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Another little reading project of mine: as well as reading the best-selling novels of 100 year ago, as I have done this year and last year, I decided to try the best-selling novel of 50 years ago, a political tale by a long-serving Washington journalist, which soon after (1962) became a film starring Henry Fonda and Charles Laughton (the latter's last role before he died).

The plot concerns the nomination of a new Secretary of State by an ailing President whose party controls both Senate and House; the nomination runs into difficulties because of the nominee's alleged Communist past. But the young Senator from Utah who is most responsible for holding up the process is himself concealing a wartime gay love affair. High drama ensues, with a memorable series of denouements of which the least spoilerish that I can reveal is a Soviet moon landing the week before the Americans would have got there.

I thought it was excellent. There are a number of well delineated characters - the Majority Leader, the ancient Senator from South Carolina, the Mormon with a past, the demagogue, the guy who wanted to be President, the President himself. The Senate is a microcosm of 100 people (99 men and one woman at that time), each with roles to play both officially and privately. Advise and Consent is an incisive description of how politics operates at that highest level, when personality as well as facts and ideology come into play. I found it difficult to put down.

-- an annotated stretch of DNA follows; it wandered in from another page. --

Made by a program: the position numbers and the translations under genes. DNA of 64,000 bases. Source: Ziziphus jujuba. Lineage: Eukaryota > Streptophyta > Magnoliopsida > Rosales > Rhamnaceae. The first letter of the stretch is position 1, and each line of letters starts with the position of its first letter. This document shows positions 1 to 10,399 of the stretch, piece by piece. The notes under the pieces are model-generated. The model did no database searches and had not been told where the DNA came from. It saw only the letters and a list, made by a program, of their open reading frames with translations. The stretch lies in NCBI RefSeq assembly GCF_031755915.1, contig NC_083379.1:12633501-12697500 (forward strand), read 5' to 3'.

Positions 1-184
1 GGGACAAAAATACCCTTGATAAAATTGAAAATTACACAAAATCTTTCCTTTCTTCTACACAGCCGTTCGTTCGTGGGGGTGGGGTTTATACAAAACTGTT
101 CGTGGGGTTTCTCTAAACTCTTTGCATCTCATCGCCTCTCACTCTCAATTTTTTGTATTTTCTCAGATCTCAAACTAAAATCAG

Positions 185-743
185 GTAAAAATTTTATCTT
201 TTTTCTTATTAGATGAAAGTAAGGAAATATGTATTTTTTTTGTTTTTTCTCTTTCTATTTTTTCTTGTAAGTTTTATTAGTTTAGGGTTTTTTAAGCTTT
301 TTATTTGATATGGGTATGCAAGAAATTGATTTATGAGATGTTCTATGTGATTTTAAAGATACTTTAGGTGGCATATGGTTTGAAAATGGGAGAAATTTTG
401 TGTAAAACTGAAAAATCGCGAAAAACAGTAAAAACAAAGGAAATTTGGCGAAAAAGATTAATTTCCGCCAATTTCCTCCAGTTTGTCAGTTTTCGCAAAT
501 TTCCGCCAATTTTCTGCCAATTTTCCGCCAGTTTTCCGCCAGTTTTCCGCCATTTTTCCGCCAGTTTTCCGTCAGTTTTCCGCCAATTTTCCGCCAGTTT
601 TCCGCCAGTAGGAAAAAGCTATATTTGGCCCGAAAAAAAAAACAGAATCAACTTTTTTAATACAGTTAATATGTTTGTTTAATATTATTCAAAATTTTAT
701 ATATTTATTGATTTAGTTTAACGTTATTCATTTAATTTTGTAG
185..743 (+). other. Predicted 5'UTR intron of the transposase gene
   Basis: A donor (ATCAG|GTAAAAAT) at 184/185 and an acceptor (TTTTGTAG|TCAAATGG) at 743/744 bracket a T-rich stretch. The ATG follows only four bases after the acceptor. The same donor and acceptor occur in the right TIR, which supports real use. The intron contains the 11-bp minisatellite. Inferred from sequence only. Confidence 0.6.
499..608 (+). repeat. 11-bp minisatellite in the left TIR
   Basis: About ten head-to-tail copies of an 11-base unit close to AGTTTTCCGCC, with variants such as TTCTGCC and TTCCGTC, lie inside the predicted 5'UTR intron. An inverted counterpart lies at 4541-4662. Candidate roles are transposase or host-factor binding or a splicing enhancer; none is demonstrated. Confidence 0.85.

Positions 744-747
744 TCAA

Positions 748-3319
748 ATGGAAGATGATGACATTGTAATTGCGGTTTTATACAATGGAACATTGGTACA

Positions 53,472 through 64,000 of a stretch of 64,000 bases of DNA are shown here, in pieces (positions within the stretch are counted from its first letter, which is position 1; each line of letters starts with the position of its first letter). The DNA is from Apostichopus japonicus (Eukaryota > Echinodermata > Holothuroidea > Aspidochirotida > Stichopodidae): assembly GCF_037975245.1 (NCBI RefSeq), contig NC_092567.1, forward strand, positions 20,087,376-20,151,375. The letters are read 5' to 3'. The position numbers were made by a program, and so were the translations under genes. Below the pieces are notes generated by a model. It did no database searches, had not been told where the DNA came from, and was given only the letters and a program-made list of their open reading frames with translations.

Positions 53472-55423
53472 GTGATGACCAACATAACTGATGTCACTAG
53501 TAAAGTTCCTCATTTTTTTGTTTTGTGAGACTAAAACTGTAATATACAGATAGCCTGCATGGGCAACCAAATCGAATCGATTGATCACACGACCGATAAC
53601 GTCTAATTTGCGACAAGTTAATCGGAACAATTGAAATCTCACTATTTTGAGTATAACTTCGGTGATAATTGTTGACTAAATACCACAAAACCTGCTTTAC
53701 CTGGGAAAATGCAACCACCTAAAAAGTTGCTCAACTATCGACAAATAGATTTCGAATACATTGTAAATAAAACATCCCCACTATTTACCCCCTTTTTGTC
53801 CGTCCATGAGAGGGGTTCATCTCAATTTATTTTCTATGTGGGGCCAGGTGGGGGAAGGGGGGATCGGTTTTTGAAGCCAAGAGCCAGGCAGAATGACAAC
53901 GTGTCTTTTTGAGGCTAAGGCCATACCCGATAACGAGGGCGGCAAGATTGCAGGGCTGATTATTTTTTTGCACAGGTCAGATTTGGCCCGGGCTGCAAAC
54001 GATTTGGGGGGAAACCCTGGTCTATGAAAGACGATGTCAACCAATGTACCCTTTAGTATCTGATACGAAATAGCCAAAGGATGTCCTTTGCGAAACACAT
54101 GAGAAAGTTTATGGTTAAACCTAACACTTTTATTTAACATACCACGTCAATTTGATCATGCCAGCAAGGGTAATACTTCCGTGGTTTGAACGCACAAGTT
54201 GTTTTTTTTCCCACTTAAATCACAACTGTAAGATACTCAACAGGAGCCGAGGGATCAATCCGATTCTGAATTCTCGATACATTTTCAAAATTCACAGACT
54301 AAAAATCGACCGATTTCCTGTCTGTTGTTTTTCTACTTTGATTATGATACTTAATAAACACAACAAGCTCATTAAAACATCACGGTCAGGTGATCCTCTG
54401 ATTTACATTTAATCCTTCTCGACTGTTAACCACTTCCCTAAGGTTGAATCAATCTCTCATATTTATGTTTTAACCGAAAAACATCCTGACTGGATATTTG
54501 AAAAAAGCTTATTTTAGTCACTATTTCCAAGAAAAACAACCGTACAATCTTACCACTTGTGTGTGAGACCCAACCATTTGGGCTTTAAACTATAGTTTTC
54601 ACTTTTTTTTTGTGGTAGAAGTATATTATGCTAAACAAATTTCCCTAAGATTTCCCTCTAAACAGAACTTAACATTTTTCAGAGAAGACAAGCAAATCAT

It has its weaknesses. The reported vehemently pro-appeasement views of the nominee for Secretary of State - and indeed the public support he gets for them - seemed to me unrealistic, though I wasn't around in the 1960s so I may not know. It's possible that Drury was reversing the political reality, as he does with the Joe McCarthy character who is a left-winger rather than a right-winger. There are four ambassadors who are minor characters; it seemed peculiar to me that they get called together twice to give the key Senators their views of what the rest of the world thinks - normal practice, round here at any rate, would be to see them separately, but of course that doesn't work for a novel like this. Also they seem to be accredited to the UN as well as to Washington but that may have been normal in 1960.

But I was able to roll with the main flow and greatly enjoy the book. Apparently the Pulitzer Prize Committee in 1960 recommended that the award go to Henderson the Rain King; the main board, however, overruled them and gave it to Advise and Consent instead, and rightly so.

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